What to do if a child or adolescent who is active in sports and/or physical activity tests positive for SARS-CoV-2?
All children and adolescents who test positive for SARS-CoV-2 should notify their pediatrician. For a child or adolescent who is SARS-CoV-2–positive who is either asymptomatic or mildly symptomatic (<4 days of fever >100.4°F, <1 week of myalgia, chills, and lethargy) a phone or telemedicine visit with the pediatrician is recommended, at a minimum, so appropriate guidance can be given to the family. All individuals should be instructed on proper isolation (duration and restricting exposure to other people within the house) and the importance of not exercising while in isolation. The SARS-CoV-2 infection should be documented within the individual’s medical record.
Recent literature has reported a much lower incidence of myocarditis, 0.5% to 3%, than earlier in the pandemic. Children and adolescents who were found to have myocarditis were in the asymptomatic or mildly symptomatic category. Therefore, the phone/telemedicine visit should include appropriate questions about chest pain, shortness of breath out of proportion for upper respiratory tract infection, new-onset palpitations, or syncope. Any child or adolescent who reports these signs/symptoms should have an in-office visit that includes a complete physical examination, and consideration for an EKG should be given prior to clearance to return to physical activity.
For those with moderate symptoms of COVID-19 (≥4 days of fever >100.4°F, ≥1 week of myalgia, chills, or lethargy, or a non-ICU hospital stay and no evidence of multisystem inflammatory syndrome in children [MIS-C]), an evaluation by their primary care physician (PCP) is recommended. People who test positive for SARS-CoV-2 should not exercise until they are cleared by a physician. PCP evaluation is currently recommended after symptom resolution and completion of isolation. The PCP will review the American Heart Association 14-element screening evaluation with special emphasis on cardiac symptoms including chest pain, shortness of breath out of proportion for upper respiratory tract infection, new-onset palpitations, or syncope and perform a complete physical examination and an EKG. If cardiac workup is negative, gradual return to physical activity may be initiated after 10 days have passed from the date of the positive test result, and a minimum of 10 days of symptom resolution has occurred off fever-reducing medicine. If cardiac sign/symptom screening is positive or EKG is abnormal, referral to a cardiologist is recommended. The cardiologist may consider ordering a troponin test and an echocardiogram at the time of acute infection. Depending on the patient’s symptoms and their duration, additional testing including a Holter monitor, exercise stress testing, or cardiac magnetic resonance imaging (MRI) may be considered. If cardiac workup is negative, gradual return to physical activity may be allowed after 10 days have passed from the date of the positive test result, and a minimum of 10 days of symptom resolution has occurred off fever-reducing medicine.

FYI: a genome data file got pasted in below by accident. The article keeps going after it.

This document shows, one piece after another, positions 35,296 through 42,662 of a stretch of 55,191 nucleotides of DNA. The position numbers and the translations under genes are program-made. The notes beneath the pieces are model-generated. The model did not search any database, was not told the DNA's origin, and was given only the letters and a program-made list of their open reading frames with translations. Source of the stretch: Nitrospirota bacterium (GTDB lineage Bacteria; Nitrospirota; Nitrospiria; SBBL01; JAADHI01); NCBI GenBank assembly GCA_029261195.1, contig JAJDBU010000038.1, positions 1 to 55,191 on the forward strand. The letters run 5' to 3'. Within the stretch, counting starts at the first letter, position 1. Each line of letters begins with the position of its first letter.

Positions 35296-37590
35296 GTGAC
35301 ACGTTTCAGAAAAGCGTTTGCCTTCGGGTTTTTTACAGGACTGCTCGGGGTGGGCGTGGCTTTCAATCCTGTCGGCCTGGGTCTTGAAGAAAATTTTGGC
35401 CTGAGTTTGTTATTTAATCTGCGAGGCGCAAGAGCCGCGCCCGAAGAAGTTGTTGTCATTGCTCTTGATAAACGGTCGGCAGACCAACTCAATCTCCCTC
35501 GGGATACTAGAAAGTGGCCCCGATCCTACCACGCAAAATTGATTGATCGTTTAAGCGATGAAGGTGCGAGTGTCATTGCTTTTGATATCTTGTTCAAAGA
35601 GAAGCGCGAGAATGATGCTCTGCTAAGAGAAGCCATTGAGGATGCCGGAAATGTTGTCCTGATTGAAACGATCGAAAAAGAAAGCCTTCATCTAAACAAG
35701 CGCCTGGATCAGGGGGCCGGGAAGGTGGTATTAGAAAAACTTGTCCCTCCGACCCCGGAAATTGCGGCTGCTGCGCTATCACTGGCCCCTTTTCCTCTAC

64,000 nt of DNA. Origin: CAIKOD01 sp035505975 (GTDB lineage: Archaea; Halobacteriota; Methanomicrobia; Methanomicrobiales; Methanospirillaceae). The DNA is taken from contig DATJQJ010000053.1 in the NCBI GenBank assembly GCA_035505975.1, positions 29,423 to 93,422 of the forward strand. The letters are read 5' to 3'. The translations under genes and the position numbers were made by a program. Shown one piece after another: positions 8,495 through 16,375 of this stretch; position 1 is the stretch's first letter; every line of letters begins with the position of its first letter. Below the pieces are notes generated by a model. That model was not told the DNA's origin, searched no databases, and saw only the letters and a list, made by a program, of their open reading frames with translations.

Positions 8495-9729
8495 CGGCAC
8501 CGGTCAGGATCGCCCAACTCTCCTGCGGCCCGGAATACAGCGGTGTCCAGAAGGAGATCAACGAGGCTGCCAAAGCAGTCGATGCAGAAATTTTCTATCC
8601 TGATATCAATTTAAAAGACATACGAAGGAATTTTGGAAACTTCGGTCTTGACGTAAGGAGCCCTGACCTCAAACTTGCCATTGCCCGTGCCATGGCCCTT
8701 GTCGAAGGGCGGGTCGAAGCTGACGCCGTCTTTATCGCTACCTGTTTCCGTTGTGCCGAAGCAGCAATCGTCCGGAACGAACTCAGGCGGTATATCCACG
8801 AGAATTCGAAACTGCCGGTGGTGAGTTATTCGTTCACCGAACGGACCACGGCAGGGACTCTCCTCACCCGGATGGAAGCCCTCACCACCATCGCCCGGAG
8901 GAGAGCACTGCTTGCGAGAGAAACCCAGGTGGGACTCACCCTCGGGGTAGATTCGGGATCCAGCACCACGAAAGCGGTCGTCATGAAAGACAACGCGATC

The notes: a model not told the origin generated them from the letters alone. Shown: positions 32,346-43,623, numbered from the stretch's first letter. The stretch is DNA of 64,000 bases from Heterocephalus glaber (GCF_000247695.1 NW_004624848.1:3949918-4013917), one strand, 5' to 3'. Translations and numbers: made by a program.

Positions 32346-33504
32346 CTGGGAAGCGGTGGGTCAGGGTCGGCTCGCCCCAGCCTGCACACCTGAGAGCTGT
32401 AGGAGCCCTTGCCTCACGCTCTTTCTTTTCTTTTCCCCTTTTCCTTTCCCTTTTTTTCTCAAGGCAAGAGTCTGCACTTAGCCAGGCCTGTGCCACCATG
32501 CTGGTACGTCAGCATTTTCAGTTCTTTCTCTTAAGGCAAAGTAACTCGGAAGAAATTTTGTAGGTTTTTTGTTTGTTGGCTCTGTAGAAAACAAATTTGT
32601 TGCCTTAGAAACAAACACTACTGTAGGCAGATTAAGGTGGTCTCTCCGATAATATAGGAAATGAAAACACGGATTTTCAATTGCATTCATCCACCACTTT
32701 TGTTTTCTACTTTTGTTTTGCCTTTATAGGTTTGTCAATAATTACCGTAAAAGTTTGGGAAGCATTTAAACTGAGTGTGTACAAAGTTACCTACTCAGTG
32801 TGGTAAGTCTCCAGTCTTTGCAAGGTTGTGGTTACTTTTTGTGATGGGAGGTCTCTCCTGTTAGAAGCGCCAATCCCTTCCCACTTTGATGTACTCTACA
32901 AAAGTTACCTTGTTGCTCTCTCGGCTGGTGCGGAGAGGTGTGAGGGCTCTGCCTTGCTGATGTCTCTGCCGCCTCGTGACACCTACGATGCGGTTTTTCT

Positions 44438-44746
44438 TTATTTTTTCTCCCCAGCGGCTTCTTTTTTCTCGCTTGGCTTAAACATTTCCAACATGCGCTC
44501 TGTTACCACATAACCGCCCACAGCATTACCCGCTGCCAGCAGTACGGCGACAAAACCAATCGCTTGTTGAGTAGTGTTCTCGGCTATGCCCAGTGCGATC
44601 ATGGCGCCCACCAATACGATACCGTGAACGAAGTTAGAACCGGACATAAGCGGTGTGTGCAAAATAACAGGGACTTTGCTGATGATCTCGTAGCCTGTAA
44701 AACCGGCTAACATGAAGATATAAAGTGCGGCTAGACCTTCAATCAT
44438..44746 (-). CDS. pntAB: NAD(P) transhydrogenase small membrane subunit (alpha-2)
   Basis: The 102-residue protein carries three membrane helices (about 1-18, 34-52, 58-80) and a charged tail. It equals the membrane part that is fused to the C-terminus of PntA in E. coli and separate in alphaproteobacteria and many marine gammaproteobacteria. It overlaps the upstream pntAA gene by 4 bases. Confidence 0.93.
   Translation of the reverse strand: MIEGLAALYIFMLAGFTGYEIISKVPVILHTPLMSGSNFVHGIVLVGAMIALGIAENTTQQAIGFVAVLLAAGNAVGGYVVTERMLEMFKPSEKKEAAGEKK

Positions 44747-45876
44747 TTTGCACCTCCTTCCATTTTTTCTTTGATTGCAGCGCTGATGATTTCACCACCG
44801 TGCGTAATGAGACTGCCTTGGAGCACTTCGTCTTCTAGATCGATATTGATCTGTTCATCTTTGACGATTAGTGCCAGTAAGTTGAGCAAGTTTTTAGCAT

For children and adolescents with severe COVID-19 symptoms (ICU stay and/or intubation) or MIS-C, it is recommended they be restricted from exercise for a minimum of 3 to 6 months and obtain cardiology clearance prior to resuming training or competition. Coordination of follow-up cardiology care should be arranged prior to hospital discharge. Other testing may be ordered based on the child or adolescent’s signs and symptoms.
For children and adolescents with a history of SARS-CoV-2 infection who have already advanced back to physical activity/sports on their own and do not have any abnormal signs/symptoms, no further workup is necessary. It is recommended that these children and adolescents update their pediatrician’s office via a phone call to ensure the history of SARS-CoV-2 infection is added to their medical record.
After testing positive for SARS-CoV-2, how should children and adolescents return to physical activity and/or sports?
The AAP recommends not returning to sports/physical activity until children or adolescents have completed isolation, the minimum amount of symptom-free time (as outlined above) has passed, they can perform normal activities of daily living, and they display no concerning signs/symptoms. All children younger than 12 years may progress back to sports/physical education classes according to their own tolerance. For children and adolescents 12 years and older, a graduated return-to-play protocol is recommended. The progression should be performed over the course of a 7-day minimum. Consideration for extending the progression should be given to children and adolescents who experienced moderate COVID-19 symptoms, as outlined above.
All children and adolescents and their parents/caregivers should be educated to monitor for chest pain, shortness of breath out of proportion for upper respiratory tract infection, new-onset palpitations, or syncope when returning to exercise. If any of these signs and/or symptoms occur, the AAP recommends immediately stopping exercise and the athlete should see their pediatrician for an in-person assessment. Consideration should be given for pediatric cardiology consultation.